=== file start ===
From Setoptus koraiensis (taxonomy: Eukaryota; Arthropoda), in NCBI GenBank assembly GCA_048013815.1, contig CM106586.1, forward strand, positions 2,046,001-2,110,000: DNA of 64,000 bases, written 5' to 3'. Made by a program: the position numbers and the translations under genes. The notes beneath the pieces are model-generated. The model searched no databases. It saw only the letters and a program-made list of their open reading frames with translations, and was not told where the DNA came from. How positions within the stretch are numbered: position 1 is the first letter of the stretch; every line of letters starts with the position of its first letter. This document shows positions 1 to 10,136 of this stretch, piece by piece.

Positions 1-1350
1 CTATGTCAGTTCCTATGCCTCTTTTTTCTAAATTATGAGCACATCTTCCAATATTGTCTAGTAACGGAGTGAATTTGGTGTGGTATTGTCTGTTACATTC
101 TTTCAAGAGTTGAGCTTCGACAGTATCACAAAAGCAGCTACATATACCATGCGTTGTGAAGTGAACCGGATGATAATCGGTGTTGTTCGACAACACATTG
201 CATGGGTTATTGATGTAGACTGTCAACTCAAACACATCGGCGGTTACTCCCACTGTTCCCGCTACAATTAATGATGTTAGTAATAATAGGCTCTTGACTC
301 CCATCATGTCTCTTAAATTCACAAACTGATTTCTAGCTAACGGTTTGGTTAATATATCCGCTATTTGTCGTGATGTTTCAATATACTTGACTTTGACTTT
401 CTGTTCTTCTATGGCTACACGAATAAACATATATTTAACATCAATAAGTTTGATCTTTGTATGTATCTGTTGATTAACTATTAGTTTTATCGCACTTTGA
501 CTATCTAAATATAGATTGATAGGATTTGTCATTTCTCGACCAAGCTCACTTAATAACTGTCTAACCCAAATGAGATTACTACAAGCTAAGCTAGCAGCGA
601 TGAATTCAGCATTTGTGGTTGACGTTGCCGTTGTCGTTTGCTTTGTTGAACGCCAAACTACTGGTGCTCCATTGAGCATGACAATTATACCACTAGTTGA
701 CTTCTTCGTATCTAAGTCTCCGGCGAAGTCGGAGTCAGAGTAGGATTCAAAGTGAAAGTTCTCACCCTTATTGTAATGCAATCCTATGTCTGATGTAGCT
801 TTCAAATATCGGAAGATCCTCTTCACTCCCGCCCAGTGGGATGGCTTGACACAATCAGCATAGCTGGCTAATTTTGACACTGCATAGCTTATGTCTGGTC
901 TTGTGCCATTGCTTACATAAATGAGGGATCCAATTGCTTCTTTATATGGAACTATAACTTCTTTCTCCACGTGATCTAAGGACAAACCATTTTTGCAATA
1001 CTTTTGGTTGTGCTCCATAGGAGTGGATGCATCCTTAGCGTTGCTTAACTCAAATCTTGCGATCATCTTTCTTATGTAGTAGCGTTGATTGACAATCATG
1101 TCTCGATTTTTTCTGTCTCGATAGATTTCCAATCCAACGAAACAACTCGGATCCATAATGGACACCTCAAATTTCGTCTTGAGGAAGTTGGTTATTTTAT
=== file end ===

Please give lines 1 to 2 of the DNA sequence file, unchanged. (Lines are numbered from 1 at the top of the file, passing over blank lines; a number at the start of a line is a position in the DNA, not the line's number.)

From Setoptus koraiensis (taxonomy: Eukaryota; Arthropoda), in NCBI GenBank assembly GCA_048013815.1, contig CM106586.1, forward strand, positions 2,046,001-2,110,000: DNA of 64,000 bases, written 5' to 3'. Made by a program: the position numbers and the translations under genes. The notes beneath the pieces are model-generated. The model searched no databases. It saw only the letters and a program-made list of their open reading frames with translations, and was not told where the DNA came from. How positions within the stretch are numbered: position 1 is the first letter of the stretch; every line of letters starts with the position of its first letter. This document shows positions 1 to 10,136 of this stretch, piece by piece.

Positions 1-1350